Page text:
Buttigieg, the mayor of South Bend, Ind., rose to political stardom in a matter of months, often polling just behind political heavyweights such as former Vice President Joe Biden and Sen. Bernie Sanders.
This led to fawning media coverage, with outlets praising his exemplary resume that includes degrees from Harvard and Oxford universities, military service and a short stint at the famed McKinsey & Company firm.
The NBC News article on Monday summarized Buttigieg's career as “a data geek to [a] leader with heart.”
“Those who know him and have worked alongside him say Buttigieg, now 37, came into office thinking like a hired-gun consultant, full of big ideas and piles of numbers and studies to transform the city,” the article read.
“Good things started happening right away,” it continued. “Some $200 million in investment poured into downtown, and new condos, offices, parks, restaurants and cafes sprang up.”
“Those who know him and have worked alongside him say Buttigieg, now 37, came into office thinking like a hired-gun consultant, full of big ideas and piles of numbers and studies to transform the city. Good things started happening right away.”
Tim Scott, president of the South Bend Common Council, told the outlet that Buttigieg “was a young dynamic leader with a young dynamic team in place” that “was just being aggressive and proactive, looking at data and looking at new urbanism, the latest and greatest trends in technology, community investment.”
The article was blasted by critics for its overtly positive tone, with Mediaite’s Caleb Howe calling it “worse than a glorified press release; it’s sanctified.”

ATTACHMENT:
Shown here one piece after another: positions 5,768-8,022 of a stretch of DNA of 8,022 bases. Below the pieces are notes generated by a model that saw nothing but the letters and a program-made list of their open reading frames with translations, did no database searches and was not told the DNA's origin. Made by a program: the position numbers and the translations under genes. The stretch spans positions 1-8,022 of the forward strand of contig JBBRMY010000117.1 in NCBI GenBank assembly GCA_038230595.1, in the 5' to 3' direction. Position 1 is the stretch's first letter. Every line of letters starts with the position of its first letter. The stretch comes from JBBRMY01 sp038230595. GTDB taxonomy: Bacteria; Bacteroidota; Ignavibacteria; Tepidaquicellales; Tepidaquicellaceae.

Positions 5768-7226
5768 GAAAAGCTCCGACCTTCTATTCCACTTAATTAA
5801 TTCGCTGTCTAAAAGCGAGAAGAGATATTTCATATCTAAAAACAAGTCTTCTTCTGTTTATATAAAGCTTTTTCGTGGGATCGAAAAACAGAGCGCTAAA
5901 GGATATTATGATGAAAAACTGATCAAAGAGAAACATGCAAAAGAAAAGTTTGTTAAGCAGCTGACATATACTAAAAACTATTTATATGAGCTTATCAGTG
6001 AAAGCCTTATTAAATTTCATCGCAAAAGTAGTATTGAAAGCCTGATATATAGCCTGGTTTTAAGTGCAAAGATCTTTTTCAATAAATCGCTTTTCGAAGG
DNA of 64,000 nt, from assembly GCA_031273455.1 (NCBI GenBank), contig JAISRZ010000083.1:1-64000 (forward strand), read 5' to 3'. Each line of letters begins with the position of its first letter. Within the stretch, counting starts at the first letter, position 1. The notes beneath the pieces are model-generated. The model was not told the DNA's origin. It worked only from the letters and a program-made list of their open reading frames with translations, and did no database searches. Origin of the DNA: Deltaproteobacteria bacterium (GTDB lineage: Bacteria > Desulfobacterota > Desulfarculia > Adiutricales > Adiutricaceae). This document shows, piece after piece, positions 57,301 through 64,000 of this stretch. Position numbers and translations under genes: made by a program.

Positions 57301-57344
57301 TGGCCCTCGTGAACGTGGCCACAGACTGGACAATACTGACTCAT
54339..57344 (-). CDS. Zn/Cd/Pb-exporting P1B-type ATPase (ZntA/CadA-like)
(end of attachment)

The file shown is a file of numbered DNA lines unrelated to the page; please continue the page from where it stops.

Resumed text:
“There is not a campaign in the world that wouldn’t pay good money for such a loving work of hagiography,” Howe wrote in his critique.
“There is not a campaign in the world that wouldn’t pay good money for such a loving work of hagiography.”
“Our hero, ‘Mayor Pete,’ starts out as brainy, talented, geeky sort. He is data-driven, meaning that he’s very smart and makes decisions based on factual things and numbers and other admirable scientific qualities,” he continued, detailing the issue with the profile.
“After growing up super smart and suffering from the geeky flaw of being too correct, our hero takes a personal journey through heroism and empathy. He learns that people aren’t just figures on a chart whom he helps by improving their lives. They are also individual human beings whom he helps with his fantastic words and touching process of learning and listening.”
Cenk Uygur, a host of the Young Turks, a progressive left channel, also criticized the network for the article, saying it showed media bias.
“This is a pitch perfect example of unacknowledged mainstream media bias. The media never acknowledges their pro-establishment bias. If I was his PR person and wrote this, I'd be embarrassed for how over the top it is in fawning praise of him,” Uygur tweeted.
The NBC News article ended with an instance of Buttigieg penning a letter addressed to the Islamic community following the deadly terror attack in New Zealand.
“He tweeted it, the letter went viral and people from South Bend and around the world cited it as a pitch-perfect example of understanding and leadership,” the article stated.